Administer the Proper Dose of Social to Your Brand: Insights from Houston Methodist Hospital
Measurement is essential to the healthcare industry. Dosages, vitals, progress - it all needs to be precisely measured in order to best serve patients. Why should social be any different? Today’s digital conversations are being informed by detailed measurement capabilities, and Houston Methodist, one of America’s best hospitals (U.S. News and World Report) is leading the charge.
We spoke with Jason Lauritzen, Houston Methodist’s Social Media Specialist, to hear his take on their new approach to social marketing and its already apparent effect on the organization’s relationship with the community. From measurable results, to increased efficiency, Lauritzen shared the benefits of having a quick and regulated social media program to communicate with employees and customers.
A Framework Built to Last
How have you developed your approach to social? Where did you start? What were the challenges?
The approach came from that fact that social media is a department like any other and it consumes resources. Therefore, it must be able to report on business results in two ways: one is quantitative in a hard dollar sense. This means ROI/contribution margin delivered to Houston Methodist. The other is more qualitative. While social media KPIs are numbers, we consider them “soft” numbers as they require a lot of context.
Our main challenge was getting Google Analytics goals/conversions to work properly with forms on our website due to our old CMS. Also, since hardly any digital funnels had been set up, I had to work with the contact center on making sure they were tracking social media referrals in a consistent, measurable way.
What type of framework do you rely on?
For ROI, we rely on developing digital and traditional funnels we can measure. We then use standard formulas such as net dollar (gain from investment minus cost of investment) and ROI as percent (gain from investment minus cost investment, dividing that number by the cost of investment). We don’t use pseudo-snake-oil-types of social media formulas that pretend to tie things such as Facebook Likes or Retweets on Twitter to dollar values. Engagement and reach/impressions are considered media metrics and are reported as such.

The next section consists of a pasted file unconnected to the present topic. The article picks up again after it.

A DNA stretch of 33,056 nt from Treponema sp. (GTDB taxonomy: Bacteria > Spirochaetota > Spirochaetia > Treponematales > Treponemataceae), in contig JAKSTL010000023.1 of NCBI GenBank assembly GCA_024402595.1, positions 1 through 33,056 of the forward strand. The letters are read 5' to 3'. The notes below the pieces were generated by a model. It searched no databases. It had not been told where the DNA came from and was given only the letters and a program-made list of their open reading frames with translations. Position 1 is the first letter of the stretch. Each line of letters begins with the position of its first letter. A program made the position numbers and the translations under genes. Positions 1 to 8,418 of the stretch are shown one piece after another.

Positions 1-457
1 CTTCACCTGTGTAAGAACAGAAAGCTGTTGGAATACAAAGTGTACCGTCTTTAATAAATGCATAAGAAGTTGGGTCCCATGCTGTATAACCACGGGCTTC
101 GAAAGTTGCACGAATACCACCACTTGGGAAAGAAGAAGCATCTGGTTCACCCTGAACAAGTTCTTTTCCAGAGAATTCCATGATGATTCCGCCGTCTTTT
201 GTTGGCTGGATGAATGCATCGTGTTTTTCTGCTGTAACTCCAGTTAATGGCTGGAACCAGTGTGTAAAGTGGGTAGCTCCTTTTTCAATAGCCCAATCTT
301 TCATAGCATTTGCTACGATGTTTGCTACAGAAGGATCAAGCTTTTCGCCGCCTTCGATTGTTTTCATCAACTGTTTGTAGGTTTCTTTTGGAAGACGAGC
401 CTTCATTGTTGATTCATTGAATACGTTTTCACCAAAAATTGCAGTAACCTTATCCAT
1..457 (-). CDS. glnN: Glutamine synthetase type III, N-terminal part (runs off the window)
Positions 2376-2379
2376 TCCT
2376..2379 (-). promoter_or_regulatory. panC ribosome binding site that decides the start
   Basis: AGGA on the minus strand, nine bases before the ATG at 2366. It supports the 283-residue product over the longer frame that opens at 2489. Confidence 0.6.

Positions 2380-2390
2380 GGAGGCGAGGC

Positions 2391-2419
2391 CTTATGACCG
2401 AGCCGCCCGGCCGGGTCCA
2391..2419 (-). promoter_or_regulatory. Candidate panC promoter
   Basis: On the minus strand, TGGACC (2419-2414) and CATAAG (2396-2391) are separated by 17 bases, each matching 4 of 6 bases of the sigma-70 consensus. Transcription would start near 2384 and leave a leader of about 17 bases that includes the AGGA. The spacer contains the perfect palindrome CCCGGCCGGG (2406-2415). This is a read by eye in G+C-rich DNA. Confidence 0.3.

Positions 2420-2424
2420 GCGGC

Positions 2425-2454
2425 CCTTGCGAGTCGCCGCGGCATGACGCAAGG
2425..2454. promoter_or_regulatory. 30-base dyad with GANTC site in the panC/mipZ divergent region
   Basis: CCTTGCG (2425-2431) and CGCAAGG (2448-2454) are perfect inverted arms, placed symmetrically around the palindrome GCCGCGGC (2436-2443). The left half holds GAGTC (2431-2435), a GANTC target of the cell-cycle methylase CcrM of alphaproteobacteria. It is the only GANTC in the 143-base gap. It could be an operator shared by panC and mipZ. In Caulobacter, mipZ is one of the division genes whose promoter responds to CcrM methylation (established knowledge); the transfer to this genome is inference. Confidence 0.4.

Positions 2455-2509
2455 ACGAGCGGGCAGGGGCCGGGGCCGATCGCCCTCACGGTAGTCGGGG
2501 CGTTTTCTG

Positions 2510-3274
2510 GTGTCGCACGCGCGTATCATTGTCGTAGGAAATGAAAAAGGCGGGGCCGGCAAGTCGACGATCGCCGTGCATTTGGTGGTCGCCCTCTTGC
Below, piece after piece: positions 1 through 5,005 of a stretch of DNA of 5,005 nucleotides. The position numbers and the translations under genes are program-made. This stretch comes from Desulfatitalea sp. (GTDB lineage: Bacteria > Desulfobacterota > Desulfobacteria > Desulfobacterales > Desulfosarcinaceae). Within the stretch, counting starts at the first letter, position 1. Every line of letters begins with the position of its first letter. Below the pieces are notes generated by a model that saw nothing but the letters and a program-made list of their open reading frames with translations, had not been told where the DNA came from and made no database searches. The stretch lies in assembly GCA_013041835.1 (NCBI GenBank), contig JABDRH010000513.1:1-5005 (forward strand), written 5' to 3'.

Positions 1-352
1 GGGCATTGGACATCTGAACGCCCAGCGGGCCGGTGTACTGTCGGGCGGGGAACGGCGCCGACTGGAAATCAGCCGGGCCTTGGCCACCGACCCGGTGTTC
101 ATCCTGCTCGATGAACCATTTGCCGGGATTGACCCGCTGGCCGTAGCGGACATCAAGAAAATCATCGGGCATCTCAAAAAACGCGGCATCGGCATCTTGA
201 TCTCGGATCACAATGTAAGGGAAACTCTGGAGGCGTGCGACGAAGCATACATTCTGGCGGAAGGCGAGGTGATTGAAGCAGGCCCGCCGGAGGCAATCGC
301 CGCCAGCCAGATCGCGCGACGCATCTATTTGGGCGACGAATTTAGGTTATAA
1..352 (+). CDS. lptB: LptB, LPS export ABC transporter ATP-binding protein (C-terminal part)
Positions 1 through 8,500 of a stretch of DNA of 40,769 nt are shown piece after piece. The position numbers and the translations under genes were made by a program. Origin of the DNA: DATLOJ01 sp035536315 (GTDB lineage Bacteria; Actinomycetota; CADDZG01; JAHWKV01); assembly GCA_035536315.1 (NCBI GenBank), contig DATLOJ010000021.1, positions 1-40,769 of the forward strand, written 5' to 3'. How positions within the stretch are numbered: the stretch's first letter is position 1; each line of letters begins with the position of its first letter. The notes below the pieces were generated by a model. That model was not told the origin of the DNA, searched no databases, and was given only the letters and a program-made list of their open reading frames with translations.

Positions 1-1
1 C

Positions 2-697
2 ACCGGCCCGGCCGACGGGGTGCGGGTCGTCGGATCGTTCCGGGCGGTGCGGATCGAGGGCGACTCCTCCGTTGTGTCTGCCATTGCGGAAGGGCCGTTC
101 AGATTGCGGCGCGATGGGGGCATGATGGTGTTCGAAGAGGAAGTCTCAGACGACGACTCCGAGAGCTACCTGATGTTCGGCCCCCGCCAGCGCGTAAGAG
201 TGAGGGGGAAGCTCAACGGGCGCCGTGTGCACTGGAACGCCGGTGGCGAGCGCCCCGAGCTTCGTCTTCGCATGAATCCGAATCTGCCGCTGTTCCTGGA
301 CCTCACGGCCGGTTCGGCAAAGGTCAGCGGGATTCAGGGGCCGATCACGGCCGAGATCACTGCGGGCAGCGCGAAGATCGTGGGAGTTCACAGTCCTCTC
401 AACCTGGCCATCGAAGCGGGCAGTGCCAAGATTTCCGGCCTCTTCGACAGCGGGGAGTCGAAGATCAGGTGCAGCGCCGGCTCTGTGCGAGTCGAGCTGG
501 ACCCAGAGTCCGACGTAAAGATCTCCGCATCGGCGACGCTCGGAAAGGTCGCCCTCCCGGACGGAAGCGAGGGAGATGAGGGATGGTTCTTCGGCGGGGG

How does measurement inform your strategy?
Measurement informs the most important aspect of any business: allocation of resources. By looking at the actual ROI, we can confidently forecast how many employees we need, software budgets and help our marketers reallocate resources. For example, it’s pretty common for social media to outperform radio, TV and billboard ads; by reporting this, our marketers can plan their budget better for their campaigns.
We also look at customer lifetime value (LTV). It can help us estimate social media cost savings achieved by retaining a customer via a social media customer service win, as well as inform our digital marketing team if they’re spending too much to acquire a customer. For example, if the LTV for a customer is $20,000 and the average customer lifecycle is 20 years, that means the maximum ad spend to acquire a new customer over a 20-year period is $20,000 or $1,000 a year.
What are you measuring?
We’re measuring lots of categories but some “hard” measurements we have are: leads (conversions) generated, ROI per quarter, and cost per conversion. For social media KPIs, we tend to look at engagement and reach as lump-sum metrics, in order to help our executives see the business contribution vs. focusing on Likes or Favorites. By looking at aggregates, they get a quick picture of whether we’re doing well, worse or the same. Spredfast’s outbound labels help us drill down into those areas (engagement and reach) to see which content performs the best.